We scanned the trees and looked for circling raptors and thought we had struck out until Bert looked up at just the right moment and saw a kite silhouetted against the sky on the edge of one of the large trees. A second one flew in for a few moments and then went over to another tree. We all got good looks at them: an adult and a juvenile. Mel and Bert and I walked across the street with our cameras to get more photos. A Roswell policeman drove slowly by and then stopped to inquire what we were doing. “Taking pictures of the kite,” we responded. He rolled his eyes and drove on. I guess we looked harmless.
Our next stop was also a real treat. As Karen and Gary were cruising streets in the agricultural areas the night before, unsuccessfully looking for Upland Sandpipers, they discovered a large prairie dog/Burrowing Owl village.
While this was the official end of the trip, eight of us drove on to Ft. Sumner in order to check for migrating birds at Melrose Trap. In addition to raptors and corvids on power poles, a few migrating Lark Buntings perched on fence wires.
Before dinner we scoped out an area along an irrigation ditch behind Ft. Sumner High School. A Lesser Nighthawk flew by. “A life bird for me,” Dennis said.
Mary Lou spotted the Blue Jay flying over. We could hear a Red-headed Woodpecker calling from the woods, but didn’t see him. When we returned to the cars, the woodpecker was perched on top of a power pole. Everyone got a good look before he flew off again into the trees. Eurasian Collared Doves could be heard ‘hooting.’ And American Robins enjoyed the neighborhood lawns.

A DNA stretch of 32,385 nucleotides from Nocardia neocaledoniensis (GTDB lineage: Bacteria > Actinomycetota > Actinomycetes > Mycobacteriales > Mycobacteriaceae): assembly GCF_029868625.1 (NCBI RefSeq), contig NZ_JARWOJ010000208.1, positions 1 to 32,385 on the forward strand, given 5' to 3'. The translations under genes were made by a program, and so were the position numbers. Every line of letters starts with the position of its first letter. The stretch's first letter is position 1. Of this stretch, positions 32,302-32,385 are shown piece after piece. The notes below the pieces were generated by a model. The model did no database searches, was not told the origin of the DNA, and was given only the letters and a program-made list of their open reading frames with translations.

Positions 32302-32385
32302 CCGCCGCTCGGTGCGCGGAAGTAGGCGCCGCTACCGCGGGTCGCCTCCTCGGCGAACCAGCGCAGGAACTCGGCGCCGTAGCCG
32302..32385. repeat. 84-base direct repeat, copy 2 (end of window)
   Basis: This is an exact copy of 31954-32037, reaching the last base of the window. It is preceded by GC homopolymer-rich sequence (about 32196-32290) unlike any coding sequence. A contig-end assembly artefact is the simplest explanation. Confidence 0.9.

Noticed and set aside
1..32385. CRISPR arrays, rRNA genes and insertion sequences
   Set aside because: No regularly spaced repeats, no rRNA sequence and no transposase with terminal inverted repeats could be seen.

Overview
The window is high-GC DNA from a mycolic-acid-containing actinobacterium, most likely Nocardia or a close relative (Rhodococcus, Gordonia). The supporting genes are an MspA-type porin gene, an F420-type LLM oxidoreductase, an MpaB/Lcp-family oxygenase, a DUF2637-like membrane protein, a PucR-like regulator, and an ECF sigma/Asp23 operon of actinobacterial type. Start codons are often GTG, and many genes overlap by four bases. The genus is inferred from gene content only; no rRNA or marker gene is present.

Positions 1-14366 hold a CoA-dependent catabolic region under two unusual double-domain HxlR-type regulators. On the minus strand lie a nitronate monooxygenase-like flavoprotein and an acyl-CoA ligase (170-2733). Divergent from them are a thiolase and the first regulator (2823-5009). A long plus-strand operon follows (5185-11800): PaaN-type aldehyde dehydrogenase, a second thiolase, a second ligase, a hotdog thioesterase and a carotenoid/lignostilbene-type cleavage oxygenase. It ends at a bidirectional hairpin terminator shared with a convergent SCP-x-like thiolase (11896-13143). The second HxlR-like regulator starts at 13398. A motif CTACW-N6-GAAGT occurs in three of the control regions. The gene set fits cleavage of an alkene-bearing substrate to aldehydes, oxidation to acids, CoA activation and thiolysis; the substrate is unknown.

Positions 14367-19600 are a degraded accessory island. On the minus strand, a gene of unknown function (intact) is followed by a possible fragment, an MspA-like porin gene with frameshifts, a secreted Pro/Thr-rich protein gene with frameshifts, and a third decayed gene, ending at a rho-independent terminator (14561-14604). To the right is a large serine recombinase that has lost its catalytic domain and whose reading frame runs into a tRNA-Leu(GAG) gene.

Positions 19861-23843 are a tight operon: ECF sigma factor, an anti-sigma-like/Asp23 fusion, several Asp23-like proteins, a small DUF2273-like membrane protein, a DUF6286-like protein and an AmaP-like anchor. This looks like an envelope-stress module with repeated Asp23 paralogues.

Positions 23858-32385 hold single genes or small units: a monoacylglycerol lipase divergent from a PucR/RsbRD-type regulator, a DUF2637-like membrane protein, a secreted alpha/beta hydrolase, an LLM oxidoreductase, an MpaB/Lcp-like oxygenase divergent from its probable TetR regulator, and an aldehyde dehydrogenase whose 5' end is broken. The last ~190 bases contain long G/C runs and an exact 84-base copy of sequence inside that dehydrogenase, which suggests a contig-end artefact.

We headed for the Melrose migrant trap at 6:30. As we pulled into the reserve, two Turkey Vultures surveyed us from on top of a dead tree. We started scouring the trees. Abby spotted a lone Yellow-headed Blackbird huddled in the middle of small tree. “It’s a first year male,” she told us after consulting her Sibleys.
Mary Lou heard the sharp ‘fik’ call of a Black-headed Grosbeak. The aspen saplings were alive with the buzzy calls of Blue Grosbeaks. Periodically one would come into view.
American Kestrels played tag in the tops of the tall trees. Their calls were interspersed with the loud croaking call of one of the Red-headed Woodpeckers, which was usually followed by one of them shooting out from one of the trees and flying by, their wing beats resembling a breast-stroking swimmer.
We walked along the slight bluff that allowed us to look down into the eastern edge of the tree line, where we saw an occasional Wilson’s and Yellow Warbler.
“Look at that moth,” Abby exclaimed. “It has wings like a hummingbird.”
“It’s called a Hummingbird Moth,” Karen said. It was busy pollinating thistle flowers.
We stood along the northern fence line watching birds busy in some oak trees a short distance away. A Western Wood Pewee flew in and out from a small branch. A Ladderback Woodpecker perched on a bare branch. Ash-throated Flycatchers swooped down from the tree, snagged something from the grasses, and then popped back up again. A meadowlark was singing in the nearby field.
As we worked our way back through the trees, we flushed what sounded like an owl as it flew further into the trees.
Back at the parking area, Gary reminded us, “Remember we are in rattlesnake country.” We were resting nonchalantly on some logs.
“We will have scared them away by now,” Sam said, and then added, “maybe.”
As we relaxed, we enjoyed great views of a couple of Ash-throated Flycatchers and the busy antics of a Red-headed Woodpecker.
Then it was time to head back for a good breakfast. As we enjoyed pancakes and huevos rancheros at Sadies, Karen totaled up her list. “I count 73 species,” she shared.